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Farmers call for tougher laws on drones

View profile for Edward Worthy
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In a recent article by Farmers Weekly farm leaders are demanding stricter rules on the use of drones in the wake of booming Christmas sales and the launch of a government consultation.

While on-farm use has many potential benefits and should be protected for professional purposes, the NFU explained farmers and their livestock are particularly vulnerable to the irresponsible use of drones by members of the public.

“Drone use on farm is multi-dimensional and we will communicate to government the advantages this can have for farmers,” said NFU vice-president Guy Smith.

“There are exciting developments in the pipeline, such as crop applications, which could keep British farming at the cutting edge and internationally competitive.

“However, we are also very aware of instances of irresponsible use of drones by members of the public and have already seen the first instances of sheep worrying by drones.

“We are calling for government to address this and are hopeful that any legislation will introduce measures to protect farmers and landowners.”

The Country Land and Business Association (CLA) has also called for tighter rules to address concerns over privacy while flying drones over residential properties and private land.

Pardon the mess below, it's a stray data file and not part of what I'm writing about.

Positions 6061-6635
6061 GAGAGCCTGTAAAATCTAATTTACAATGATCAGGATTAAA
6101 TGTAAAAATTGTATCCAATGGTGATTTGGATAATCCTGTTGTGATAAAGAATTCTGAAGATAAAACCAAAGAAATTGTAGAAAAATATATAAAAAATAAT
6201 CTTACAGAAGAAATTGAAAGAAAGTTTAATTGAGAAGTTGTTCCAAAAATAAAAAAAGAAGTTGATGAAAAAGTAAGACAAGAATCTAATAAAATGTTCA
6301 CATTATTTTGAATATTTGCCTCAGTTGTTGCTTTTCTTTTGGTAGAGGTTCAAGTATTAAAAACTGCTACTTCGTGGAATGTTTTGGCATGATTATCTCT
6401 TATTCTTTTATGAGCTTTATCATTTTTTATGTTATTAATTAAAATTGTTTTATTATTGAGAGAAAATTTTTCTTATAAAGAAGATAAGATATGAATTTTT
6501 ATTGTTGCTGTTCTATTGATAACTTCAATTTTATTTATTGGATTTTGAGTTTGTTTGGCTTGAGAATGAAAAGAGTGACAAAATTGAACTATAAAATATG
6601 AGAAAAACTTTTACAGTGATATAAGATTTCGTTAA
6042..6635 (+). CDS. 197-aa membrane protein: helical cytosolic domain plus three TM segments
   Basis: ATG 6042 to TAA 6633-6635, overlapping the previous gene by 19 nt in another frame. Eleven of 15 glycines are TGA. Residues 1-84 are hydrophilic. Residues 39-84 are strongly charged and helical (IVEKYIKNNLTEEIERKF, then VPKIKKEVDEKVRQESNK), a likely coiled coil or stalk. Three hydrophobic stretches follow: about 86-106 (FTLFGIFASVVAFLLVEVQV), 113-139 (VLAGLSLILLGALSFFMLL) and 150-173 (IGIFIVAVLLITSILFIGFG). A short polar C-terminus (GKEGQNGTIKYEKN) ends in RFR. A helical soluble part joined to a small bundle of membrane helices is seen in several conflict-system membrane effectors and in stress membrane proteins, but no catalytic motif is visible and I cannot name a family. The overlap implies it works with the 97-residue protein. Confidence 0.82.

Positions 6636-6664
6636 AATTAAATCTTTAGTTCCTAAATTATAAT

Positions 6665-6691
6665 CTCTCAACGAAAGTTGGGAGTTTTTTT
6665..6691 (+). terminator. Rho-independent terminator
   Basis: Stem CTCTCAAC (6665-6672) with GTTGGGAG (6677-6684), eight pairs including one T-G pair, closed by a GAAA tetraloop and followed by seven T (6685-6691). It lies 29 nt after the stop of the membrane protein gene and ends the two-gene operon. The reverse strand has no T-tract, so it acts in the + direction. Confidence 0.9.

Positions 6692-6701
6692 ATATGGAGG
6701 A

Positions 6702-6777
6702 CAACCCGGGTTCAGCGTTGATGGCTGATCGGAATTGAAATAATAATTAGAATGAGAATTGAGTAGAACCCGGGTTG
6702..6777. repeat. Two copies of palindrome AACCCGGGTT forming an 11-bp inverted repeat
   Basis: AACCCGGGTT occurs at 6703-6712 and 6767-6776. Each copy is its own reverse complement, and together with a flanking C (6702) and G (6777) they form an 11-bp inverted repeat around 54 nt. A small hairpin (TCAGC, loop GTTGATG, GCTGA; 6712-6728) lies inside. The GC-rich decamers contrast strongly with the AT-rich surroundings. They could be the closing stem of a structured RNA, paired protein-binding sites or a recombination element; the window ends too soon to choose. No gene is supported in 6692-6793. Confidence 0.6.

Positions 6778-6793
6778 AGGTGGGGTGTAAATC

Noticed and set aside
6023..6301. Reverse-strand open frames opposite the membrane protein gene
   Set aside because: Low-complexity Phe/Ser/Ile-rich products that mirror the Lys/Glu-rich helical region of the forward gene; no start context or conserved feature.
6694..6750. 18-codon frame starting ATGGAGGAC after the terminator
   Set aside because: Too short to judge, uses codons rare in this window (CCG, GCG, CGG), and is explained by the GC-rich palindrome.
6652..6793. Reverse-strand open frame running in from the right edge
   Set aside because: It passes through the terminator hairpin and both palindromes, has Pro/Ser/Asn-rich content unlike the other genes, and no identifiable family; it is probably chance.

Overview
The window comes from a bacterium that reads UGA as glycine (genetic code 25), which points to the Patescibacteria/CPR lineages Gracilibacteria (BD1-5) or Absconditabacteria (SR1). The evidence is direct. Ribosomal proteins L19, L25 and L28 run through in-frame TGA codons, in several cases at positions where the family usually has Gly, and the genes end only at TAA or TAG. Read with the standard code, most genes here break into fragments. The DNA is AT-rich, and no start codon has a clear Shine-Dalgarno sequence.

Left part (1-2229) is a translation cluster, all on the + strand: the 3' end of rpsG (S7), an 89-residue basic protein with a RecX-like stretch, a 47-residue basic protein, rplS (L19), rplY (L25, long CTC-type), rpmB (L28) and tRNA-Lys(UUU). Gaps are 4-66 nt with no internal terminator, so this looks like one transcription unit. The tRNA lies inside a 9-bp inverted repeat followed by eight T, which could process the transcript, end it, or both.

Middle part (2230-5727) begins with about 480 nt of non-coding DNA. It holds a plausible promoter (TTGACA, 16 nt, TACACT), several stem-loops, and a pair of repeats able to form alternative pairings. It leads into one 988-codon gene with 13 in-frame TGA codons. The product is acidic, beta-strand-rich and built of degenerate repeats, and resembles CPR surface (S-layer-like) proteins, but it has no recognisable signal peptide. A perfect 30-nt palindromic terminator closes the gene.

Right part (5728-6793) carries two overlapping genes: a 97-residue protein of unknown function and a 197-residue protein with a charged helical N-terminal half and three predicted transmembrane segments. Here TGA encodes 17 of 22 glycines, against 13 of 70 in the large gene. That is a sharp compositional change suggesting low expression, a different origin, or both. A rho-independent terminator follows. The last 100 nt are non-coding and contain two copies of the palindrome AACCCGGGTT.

“The growth in the availability of drones with high-resolution cameras for leisure use, rather than industry, presents a significant risk to privacy and requires action,” said CLA president Ross Murray.

“We need reassurance that drones being flown over private property or land are being done so legally, professionally and safely.

“We must also address the potential for damage to property and injury to livestock.”

Gepp and Sons have been supporting Farmers and their businesses for 250 years and have possibly the most experienced and established Rural Services Legal Team in the region. If you have any legal questions relating to farming and businesses in the rural community please contact Edward Worthy on either 01245 228124 or worthye@gepp.co.uk

The above is not legal advice; the article was first published by Farmers Weekly and is intended to provide information of general interest about current farming issues.